Time Horizon: How long are you willing to stay in the markets? How much time are you willing to give yourself to achieve your financial goals? A short Time Horizon and lofty financial goals will require one to take on more risk and allocate more resources to Bitcoin. A longer Time Horizon gives you the opportunity to recoup any potential losses and makes you therefore more resilient and tolerant of higher risks.
Bankroll: Your bankroll refers to the amount that you are willing to lose.
The words of a financial advisor with a long experience in the traditional and crypto markets carry a lot of weight, but ultimately your decision should be a direct product of an intimate knowledge of these personal parameters.
How much Bitcoin do you need
to be part of the top 1%?
Perhaps your only investment goal is to be part of the top 1% of Bitcoin “hodlers”. In this case, how much bitcoin would you need exactly?
In 2018, Jake Levison, an analyst for the Blockworks group, famously tweeted that you only need 0.28 BTC to be in the top 1% of holders.
“If you own 0.28 BTC, you’re statistically guaranteed to be in the richest 1% of the world in BTC terms.”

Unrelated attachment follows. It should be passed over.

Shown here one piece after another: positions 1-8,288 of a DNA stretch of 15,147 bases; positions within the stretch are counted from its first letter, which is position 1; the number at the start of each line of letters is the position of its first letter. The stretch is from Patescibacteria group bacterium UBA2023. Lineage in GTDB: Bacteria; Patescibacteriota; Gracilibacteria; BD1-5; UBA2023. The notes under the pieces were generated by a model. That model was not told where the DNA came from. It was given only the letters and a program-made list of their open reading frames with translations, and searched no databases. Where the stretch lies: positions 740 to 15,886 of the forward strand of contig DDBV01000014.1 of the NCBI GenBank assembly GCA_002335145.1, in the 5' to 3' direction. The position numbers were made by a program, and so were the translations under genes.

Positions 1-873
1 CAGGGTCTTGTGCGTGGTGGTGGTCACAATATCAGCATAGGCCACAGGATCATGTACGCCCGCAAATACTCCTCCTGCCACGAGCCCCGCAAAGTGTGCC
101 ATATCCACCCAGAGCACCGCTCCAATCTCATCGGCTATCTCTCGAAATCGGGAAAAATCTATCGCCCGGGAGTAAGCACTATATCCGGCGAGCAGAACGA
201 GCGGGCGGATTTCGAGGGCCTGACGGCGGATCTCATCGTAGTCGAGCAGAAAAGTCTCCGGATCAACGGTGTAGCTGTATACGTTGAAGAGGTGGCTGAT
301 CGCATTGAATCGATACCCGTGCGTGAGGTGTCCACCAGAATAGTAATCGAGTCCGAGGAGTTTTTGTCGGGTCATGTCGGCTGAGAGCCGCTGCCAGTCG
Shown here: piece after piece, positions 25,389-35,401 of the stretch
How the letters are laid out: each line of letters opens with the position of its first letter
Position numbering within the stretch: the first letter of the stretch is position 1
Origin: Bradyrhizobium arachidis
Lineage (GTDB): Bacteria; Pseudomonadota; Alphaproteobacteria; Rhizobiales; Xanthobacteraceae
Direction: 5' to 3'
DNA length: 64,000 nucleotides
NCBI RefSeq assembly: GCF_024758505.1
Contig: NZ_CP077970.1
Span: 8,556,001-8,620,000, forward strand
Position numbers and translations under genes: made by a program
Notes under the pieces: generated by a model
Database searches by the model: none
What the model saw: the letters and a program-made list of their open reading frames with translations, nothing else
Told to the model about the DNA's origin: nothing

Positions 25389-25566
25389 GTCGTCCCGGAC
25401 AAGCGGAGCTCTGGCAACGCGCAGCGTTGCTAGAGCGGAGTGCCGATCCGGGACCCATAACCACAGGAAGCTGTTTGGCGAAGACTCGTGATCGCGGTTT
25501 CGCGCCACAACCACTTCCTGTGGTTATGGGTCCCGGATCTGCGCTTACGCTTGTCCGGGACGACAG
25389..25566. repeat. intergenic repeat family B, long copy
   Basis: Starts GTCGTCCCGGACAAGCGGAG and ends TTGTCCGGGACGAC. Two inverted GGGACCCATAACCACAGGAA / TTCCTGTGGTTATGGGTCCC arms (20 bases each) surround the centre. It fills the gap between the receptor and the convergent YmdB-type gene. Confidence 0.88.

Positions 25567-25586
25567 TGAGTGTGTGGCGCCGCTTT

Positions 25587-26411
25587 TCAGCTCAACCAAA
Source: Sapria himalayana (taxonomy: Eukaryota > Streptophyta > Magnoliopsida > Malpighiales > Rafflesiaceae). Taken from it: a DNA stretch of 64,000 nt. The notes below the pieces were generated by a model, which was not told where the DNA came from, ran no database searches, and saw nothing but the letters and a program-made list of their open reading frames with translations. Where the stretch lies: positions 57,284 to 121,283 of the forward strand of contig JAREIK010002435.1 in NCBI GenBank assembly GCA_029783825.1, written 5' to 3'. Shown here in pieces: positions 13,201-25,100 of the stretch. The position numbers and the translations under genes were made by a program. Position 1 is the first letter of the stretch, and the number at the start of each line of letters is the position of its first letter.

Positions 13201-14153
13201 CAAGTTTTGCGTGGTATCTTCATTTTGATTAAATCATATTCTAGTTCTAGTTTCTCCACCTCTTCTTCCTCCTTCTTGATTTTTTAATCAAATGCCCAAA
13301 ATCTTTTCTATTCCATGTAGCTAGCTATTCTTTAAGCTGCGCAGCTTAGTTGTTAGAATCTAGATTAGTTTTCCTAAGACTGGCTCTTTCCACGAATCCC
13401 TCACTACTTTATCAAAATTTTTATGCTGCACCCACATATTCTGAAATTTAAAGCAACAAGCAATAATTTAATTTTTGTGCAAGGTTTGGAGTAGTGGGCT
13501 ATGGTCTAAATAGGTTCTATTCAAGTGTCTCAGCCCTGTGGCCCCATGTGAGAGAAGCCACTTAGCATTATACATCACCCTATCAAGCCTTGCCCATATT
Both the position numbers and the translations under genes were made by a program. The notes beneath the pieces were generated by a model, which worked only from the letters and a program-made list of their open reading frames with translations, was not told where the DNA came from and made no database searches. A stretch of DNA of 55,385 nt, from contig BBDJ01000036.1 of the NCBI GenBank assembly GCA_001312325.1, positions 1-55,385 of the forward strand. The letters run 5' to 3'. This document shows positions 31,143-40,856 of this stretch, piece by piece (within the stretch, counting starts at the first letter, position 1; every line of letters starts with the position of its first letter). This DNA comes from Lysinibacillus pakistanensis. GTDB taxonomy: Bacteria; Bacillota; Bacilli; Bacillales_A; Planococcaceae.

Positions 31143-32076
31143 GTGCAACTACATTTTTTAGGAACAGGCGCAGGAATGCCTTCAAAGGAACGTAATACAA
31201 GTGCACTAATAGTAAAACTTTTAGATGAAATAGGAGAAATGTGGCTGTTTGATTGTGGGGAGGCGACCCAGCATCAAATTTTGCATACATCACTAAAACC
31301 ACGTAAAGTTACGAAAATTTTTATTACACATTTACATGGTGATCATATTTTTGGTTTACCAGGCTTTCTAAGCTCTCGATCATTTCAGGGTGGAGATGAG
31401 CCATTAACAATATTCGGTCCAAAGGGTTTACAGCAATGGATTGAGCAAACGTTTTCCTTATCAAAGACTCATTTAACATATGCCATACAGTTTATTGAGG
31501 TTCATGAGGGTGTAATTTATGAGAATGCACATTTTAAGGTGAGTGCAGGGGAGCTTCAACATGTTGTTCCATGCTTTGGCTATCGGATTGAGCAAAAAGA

Google Product director Steve Lee expanded on this 0.28 figure: he explained in a tweet that Bitcoin’s maximum supply, 21 million, divided by one percent of the world’s population in 2018 (7.5 billion people), amounts to 0.28.
But these very optimistic estimates from Steve Lee and Jake Levison might be too low, since research conducted by Blocklink suggests that 15 BTC is the minimum needed to join the top 1% of Bitcoin holders. Blocklink comes to this conclusion by assuming that no bitcoins have been lost, and by disregarding wallet and address data.
When trying to determine how much resources you should allocate to Bitcoin, it is good practice to listen to the words of financial advisors, however the decision should rest on an intimate knowledge of yourself, and of personal parameters such as your Risk Tolerance and Time Horizon. While it is advised for newcomers to begin with a low allocation to control risk, individuals comfortable with Bitcoin should increase this allocation, especially if they ardently desire to retire as members of the elusive “1% Club”.